The War at Home & Abroad

On September 1, 1939, World War II started when Germany invaded Poland. By November 1942, the Axis powers controlled territory from Norway to North Africa and from France to the Soviet Union. After defeating the Axis in North Africa in May 1941, the United States and its Allies invaded Sicily in July 1943 and forced Italy to surrender in September. On D-Day, June 6, 1944, the Allies landed in Northern France. In December, a German counteroffensive (the Battle of the Bulge) failed. Germany surrendered in May 1945.

The United States entered the war following a surprise attack by Japan on the U.S. Pacific fleet in Hawaii. The United States and its Allies halted Japanese expansion at the Battle of Midway in June 1942 and in other campaigns in the South Pacific. From 1943 to August 1945, the Allies hopped from island to island across the Central Pacific and also battled the Japanese in China, Burma, and India. Japan agreed to surrender on August 14, 1945 after the United States dropped the first atomic bombs on the Japanese cities of Hiroshima and Nagasaki.


1. The war ended Depression unemployment and dramatically expanded government's presence in American life. It led the federal government to create a War Production Board to oversee conversion to a wartime economy and the Office of Price Administration to set prices on many items and to supervise a rationing system.

2. During the war, African Americans, women, and Mexican Americans founded new opportunities in industry. But Japanese Americans living on the Pacific coast were relocated from their homes and placed in internment camps.

The Dawn of the Atomic Age

In 1939, Albert Einstein wrote a letter to President Roosevelt, warning him that the Nazis might be able to build an atomic bomb. On December 2, 1942, Enrico Fermi, an Italian refugee, produced the first self-sustained, controlled nuclear chain reaction in Chicago.

To ensure that the United States developed a bomb before Nazi Germany did, the federal government started the secret $2 billion Manhattan Project. On July 16, 1945, in the New Mexico desert near Alamogordo, the Manhattan Project's scientists exploded the first atomic bomb.

It was during the Potsdam negotiations that President Harry Truman learned that American scientists had tested the first atomic bomb. On August 6, 1945, the Enola Gay, a B-29 Superfortress, released an atomic bomb over Hiroshima, Japan. Between 80,000 and 140,000 people were killed or fatally wounded. Three days later, a second bomb fell on Nagasaki. About 35,000 people were killed. The following day Japan sued for peace.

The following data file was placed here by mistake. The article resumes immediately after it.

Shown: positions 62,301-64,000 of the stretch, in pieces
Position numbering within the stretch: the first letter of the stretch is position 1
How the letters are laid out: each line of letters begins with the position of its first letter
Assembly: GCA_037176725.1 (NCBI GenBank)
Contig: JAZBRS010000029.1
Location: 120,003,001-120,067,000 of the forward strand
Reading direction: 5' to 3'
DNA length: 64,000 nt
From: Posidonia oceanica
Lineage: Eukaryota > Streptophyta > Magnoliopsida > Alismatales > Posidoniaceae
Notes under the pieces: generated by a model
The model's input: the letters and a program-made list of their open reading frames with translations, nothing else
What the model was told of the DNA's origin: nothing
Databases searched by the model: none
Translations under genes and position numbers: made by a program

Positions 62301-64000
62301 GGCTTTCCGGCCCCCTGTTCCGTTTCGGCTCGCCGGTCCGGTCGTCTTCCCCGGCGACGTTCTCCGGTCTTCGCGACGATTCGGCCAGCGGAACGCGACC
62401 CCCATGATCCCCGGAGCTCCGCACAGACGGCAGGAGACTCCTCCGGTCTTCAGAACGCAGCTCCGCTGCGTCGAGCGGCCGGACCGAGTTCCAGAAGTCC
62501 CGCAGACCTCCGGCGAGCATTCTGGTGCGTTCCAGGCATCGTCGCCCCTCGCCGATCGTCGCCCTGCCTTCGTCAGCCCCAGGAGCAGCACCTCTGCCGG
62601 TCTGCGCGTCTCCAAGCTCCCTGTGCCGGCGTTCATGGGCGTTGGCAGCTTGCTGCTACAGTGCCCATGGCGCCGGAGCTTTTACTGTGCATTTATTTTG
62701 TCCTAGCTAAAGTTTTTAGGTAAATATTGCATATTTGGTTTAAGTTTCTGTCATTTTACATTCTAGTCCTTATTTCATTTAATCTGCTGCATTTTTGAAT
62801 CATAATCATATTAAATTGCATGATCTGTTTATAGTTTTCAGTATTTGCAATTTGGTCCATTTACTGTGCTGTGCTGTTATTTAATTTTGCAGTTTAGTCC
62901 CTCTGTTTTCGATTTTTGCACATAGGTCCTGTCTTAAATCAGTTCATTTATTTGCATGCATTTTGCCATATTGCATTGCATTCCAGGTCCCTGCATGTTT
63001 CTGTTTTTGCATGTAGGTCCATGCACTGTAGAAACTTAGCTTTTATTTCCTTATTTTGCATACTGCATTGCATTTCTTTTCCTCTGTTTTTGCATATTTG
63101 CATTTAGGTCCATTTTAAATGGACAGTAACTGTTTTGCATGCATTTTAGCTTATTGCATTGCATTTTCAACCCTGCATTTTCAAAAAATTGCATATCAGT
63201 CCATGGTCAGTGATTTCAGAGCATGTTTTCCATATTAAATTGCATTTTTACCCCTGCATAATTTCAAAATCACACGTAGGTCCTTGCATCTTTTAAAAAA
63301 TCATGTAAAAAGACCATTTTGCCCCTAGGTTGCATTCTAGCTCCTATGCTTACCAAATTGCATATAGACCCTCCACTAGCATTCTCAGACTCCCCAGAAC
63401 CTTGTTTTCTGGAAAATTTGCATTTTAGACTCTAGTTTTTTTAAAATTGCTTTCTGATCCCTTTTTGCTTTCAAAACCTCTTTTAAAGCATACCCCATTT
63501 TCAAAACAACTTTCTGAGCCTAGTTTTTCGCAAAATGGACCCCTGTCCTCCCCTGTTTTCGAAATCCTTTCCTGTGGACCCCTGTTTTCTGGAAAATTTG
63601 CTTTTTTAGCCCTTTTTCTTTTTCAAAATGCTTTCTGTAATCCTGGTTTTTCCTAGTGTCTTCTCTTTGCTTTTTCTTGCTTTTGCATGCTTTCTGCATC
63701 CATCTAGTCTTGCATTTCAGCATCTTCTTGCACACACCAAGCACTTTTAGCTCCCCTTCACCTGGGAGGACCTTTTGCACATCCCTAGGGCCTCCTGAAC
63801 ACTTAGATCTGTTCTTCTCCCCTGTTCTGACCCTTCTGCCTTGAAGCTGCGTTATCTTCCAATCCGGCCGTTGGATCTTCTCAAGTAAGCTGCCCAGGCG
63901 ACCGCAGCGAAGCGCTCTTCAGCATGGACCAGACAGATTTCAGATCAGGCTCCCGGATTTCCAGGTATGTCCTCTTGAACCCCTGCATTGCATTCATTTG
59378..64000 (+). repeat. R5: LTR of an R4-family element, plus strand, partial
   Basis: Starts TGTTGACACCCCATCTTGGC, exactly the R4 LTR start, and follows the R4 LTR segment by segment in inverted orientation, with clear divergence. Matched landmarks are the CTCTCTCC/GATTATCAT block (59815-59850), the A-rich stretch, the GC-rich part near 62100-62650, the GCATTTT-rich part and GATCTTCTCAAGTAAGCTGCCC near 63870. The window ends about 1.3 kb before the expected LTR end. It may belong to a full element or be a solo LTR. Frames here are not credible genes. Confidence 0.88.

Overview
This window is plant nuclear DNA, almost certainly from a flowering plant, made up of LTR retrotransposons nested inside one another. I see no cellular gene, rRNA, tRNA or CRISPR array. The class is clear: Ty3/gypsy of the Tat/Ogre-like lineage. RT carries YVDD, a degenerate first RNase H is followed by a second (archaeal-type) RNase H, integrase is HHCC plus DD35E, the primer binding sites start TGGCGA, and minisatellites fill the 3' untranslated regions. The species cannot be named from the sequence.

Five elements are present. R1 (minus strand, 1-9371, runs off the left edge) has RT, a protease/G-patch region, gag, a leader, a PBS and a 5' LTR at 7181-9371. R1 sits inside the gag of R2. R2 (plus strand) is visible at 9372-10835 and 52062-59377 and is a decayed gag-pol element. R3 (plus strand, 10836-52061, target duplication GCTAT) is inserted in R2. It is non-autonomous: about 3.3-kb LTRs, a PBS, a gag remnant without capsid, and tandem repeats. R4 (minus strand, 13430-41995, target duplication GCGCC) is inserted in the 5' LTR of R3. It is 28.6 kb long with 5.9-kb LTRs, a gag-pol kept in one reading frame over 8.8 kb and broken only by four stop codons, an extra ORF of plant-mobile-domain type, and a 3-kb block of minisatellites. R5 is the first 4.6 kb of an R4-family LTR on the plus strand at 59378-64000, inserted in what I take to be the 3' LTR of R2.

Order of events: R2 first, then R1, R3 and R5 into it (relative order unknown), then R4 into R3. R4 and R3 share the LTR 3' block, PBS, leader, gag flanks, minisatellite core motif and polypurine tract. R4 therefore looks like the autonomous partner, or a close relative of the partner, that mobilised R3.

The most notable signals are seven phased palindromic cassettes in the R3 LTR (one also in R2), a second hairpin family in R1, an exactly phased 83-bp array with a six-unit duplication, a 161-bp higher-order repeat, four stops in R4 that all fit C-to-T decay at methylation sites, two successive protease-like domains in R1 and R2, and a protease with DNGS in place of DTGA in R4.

President Truman's defenders argued that the bombs ended the war quickly, avoiding the necessity of a costly invasion and the probable loss of tens of thousands of American lives and hundreds of thousands of Japanese lives. His critics argued that the war might have ended even without the atomic bombings. They maintained that the Japanese economy would have been strangled by a continued naval blockade, and that Japan could have been forced to surrender by conventional firebombing or by a demonstration of the atomic bomb's power.

The unleashing of nuclear power during World War II generated hope of a cheap and abundant source of energy, but it also produced anxiety among large numbers of people in the United States and around the world.
My Participation in This Battle or Operation
From Year
To Year
Last Updated:
May 25, 2018
Personal Memories
My Photos From This Battle or Operation
No Available Photos

  1754 Also There at This Battle:
  • Abbott, Floyd Eugene, PO3, (1943-1946)
  • Abramson, Arthur, LT, (1942-1945)
  • Agesen, Bruce Martin, LCDR, (1942-1966)
  • Ahlfs, Jerold Francis, CDR, (1940-1954)
  • Albertson, Dean Howard, LTJG, (1943-1953)
  • Alexander, William Patrick, S2c, (1942-1945)
  • Alexatos, Michael Stephen, CAPT, (1942-1970)
  • Ambellan, Charles Herbert, CAPT, (1942-1970)
  • Anderson, Leroy Marvin, LT, (1942-1946)
  • Arnold, Arlington Reid, LTJG, (1941-1946)
  • Arnold, John Jacob, LCDR, (1942-1976)
  • Aschenbrenner, John, S1c, (1943-1945)
  • Azer, John, CAPT, (1928-1948)
  • Badger, Heber Jenkins, CAPT, (1941-1961)
Copyright Togetherweserved.com Inc 2003-2011